This is a panorama of the view from the window of room 116 of Northeast Harbor. Not a bad view, even on a foggy day!
This is a fancier room, with a non-working fireplace. Notice the beautiful hardwood floors found in most of the rooms.
Like Ghost Stories?Like all old hotels this one has one, although the staff were a little reluctant to talk about it. This one is a modern ghost too. This ghost is not the typical romantic Victorian era female ghosts searching in vane for their lost lovers that are found in most of the historic hotels we have visited! (See our other historic hotel photo blogs for more ghost stories!)
A while back a guest was checked into her room, only to return to the front desk claiming that they gave her the wrong room. At that time the Asticou Inn assigned rooms at the time you reserved them, and a confirmation with a complete description of the room, including the room number, was sent to guests. How could she now think she was given the wrong room? A double check was made and she did not have the wrong room, however she was very upset and insisted that she be switched to another room. She would not stay in the room she had reserved! The Inn staff was able to switch her to a different room, but were somewhat baffled by her claim of the wrong room. She eventually admitted that they had given her the correct room, but stated that she simply could not stay in the original room she had reserved. When asked why, she rather sheepishly confided that when she went into the original room she saw a ghost in the room. She then described the apparition in great detail, and her description matched perfectly the that of Guy Toole, a former Inn employee who passed away in 1998! Guy loved the Inn, and everyone there loved him. He started working at it when he was 16 years old and worked there his whole life. Did Guy refuse to leave his beloved Inn even after his death?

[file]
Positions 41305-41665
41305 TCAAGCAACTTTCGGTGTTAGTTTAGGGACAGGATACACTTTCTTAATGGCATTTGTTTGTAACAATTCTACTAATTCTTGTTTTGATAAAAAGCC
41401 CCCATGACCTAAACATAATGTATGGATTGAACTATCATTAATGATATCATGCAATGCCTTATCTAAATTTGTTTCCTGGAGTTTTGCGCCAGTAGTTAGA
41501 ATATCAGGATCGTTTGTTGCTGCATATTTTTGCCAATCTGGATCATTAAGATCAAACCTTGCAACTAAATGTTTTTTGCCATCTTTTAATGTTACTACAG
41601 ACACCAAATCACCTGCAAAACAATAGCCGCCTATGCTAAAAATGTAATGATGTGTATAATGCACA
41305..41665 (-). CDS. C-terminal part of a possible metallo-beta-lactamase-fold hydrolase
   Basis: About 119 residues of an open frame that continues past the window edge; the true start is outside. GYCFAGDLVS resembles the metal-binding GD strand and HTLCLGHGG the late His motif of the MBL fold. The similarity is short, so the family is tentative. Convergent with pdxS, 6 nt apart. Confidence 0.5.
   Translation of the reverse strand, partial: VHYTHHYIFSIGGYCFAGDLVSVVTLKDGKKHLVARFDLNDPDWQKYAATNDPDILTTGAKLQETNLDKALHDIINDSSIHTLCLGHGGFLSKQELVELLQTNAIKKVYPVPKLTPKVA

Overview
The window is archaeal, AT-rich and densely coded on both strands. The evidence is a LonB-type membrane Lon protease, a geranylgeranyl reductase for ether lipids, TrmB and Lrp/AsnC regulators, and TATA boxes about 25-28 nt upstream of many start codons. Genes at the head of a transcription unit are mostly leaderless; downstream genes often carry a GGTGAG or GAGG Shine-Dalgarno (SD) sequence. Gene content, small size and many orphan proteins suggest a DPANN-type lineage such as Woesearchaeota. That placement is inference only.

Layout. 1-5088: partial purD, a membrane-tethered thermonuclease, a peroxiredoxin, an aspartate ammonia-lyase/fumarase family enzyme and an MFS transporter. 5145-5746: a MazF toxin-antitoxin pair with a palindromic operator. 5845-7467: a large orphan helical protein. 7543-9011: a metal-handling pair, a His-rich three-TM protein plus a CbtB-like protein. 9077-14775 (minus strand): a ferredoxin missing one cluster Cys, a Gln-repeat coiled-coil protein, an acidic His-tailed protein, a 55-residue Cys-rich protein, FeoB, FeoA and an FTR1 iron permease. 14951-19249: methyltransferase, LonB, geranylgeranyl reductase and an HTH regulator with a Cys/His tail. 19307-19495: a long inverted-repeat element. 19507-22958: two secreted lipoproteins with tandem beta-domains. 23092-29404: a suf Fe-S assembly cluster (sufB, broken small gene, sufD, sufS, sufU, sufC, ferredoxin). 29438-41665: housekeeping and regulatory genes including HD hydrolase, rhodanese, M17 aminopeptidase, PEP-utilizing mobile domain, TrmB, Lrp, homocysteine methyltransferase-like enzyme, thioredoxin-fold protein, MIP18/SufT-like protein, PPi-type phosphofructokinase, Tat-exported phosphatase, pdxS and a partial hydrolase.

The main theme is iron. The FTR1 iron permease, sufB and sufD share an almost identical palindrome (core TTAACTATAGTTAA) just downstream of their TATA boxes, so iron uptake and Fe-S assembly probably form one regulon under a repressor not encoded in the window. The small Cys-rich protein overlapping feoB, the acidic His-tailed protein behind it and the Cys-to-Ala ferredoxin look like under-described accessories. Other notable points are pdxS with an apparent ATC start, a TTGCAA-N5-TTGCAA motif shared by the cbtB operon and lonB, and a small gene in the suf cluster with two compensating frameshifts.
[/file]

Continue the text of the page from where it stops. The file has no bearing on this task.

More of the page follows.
Like all good ghost stories this one has a possible non-ghost explanation. Guy makes for the perfect ghost, as he was well known and loved the inn. But it should also be noted that there is a memorial to him in the Inn, which includes a photo. So our ghost spotting guest had access to a good description. Was she using Guy as a convenient explanation for her sudden desire for a different room? Or did she really see the ghost of Guy Toole? One thing is for sure, if the ghost of Guy Toole haunts the Asticou Inn, you need not fear him. If you see him, smile and ask how are things going? After all, he worked at the Asticou Inn for many, many years and was said to be friends with everyone!
Short answer, it's inside the Asticou Inn's attic. We're not really supposed to be up here in the attic, but the door was open and if you have read my other tours you know I tend to snoop around looking for anything unusual. This view is from inside the attic, looking up toward the roof hatch that opens to the widow's walk. Ventilation fans have been installed in the hatch door to help cool the inn. (No air conditioning!) Originally on hot days the staff would have opened the hatch to allow the hot air to escape. OK, I here someone coming so I need to get down from here or I may have some difficult explaining to do. Wouldn't be the first hotel to tell me to stop taking pictures.